from Wiktionary, Creative Commons Attribution/Share-Alike License

  • proper n. A male given name.
  • proper n. A centurion converted by Peter.


from Wiktionary, Creative Commons Attribution/Share-Alike License

From Latin Cornelius, an old Roman gens name, possibly related to the Latin word cornu (horn).


  • CORNELIUS, N.C. -- A Cornelius woman is fighting back against purse snatchers.


  • Reality is collapsing, ships are disappearing, and Captain Cornelius and his pirates are looking for easy pickings.

    Archive 2010-06-01

  • Cornelius is one of six early enrollees taking part in spring practice.

    Around the Atlantic Coast Conference

  • They were able to make it back to the shop in Cornelius, N.C. with no problems and my guys are working hard to get everything turned around for Talladega Superspeedway.

    Marcos Ambrose puts Texas in rearview, braces for Talladega

  • Readers of Moorcock's work will of course be familiar with the name Cornelius and the concept of the Arrow of Law.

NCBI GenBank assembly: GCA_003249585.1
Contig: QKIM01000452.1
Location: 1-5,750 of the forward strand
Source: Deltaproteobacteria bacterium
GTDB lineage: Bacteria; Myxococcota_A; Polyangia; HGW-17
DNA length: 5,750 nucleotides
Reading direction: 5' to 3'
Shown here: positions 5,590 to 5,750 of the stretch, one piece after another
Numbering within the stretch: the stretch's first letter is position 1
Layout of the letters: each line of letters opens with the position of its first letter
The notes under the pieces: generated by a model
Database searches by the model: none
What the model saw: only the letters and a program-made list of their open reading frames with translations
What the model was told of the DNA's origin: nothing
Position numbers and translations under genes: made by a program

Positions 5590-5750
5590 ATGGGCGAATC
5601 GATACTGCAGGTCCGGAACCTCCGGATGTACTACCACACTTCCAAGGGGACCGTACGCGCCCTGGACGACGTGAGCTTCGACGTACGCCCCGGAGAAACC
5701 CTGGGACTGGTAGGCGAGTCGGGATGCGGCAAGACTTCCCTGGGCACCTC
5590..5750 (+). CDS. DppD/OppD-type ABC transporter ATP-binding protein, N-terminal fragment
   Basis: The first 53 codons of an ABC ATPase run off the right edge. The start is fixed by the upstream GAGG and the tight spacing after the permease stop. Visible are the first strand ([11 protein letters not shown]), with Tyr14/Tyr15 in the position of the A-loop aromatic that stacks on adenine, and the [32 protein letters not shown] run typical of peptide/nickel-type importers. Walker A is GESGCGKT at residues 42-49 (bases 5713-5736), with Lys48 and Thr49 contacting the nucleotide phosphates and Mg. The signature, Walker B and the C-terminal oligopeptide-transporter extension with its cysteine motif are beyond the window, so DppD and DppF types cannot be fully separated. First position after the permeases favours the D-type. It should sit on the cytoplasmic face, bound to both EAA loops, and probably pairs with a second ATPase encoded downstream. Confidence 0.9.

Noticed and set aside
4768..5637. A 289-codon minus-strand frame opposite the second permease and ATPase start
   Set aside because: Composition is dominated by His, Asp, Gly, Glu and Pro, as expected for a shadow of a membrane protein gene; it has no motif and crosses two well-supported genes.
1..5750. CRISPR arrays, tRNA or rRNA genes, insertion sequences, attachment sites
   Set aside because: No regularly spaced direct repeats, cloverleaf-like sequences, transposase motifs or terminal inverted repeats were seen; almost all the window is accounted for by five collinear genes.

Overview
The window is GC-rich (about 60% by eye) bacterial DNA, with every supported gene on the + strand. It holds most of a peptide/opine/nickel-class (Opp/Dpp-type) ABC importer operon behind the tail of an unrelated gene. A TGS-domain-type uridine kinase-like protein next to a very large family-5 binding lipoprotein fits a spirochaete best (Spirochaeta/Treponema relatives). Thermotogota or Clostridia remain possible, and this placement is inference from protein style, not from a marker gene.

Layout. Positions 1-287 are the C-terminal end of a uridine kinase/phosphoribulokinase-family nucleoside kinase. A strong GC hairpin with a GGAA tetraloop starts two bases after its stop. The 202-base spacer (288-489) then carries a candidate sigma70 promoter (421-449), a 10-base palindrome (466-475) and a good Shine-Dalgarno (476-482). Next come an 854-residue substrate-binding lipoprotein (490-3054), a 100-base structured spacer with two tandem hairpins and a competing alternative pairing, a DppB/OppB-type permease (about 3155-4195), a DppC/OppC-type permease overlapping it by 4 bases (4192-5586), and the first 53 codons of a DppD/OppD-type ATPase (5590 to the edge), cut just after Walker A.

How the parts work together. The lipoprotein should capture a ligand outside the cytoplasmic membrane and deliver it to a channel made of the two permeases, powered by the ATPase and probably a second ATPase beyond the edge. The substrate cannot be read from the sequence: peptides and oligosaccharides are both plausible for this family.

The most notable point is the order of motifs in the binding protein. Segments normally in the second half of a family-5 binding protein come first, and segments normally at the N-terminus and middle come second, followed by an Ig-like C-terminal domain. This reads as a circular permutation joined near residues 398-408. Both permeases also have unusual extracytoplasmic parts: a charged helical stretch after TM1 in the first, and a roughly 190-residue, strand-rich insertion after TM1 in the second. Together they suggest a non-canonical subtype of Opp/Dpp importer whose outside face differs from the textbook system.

Archive 2010-06-01

  • Cornelius is fully qualified with a 960 on his SAT. - An early look at the top wide receivers

  • CIRCUMSTANCES OF LOSS: Captain Cornelius was the pilot of an 0-2A aircraft which was on a frag mission when he was killed in action.

    Cornelius, Johnnie C.

  • The most striking example is the enfranchisement of 10,000 by Sulla, who according to custom took his name Cornelius, and, though destined to be a kind of military guarantee for the permanence of the Sullan institutions, only became

    Social life at Rome in the Age of Cicero

  • The case of Cornelius is so manifestly one of grace reigning in every stage of his religious history, that we can hardly doubt that this was just the feature of it which they meant here to express.

    Commentary Critical and Explanatory on the Whole Bible

  • Cornelius is a very worthy man, and has many good qualities, but he is a Gentile, he is not circumcised; and, because God in his law had forbidden his people to associate with idolatrous nations, they would not keep company with any but those of their own religion, though they were ever so deserving, and they carried the matter so far that they made even the involuntary touch of

    Commentary on the Whole Bible Volume VI (Acts to Revelation)


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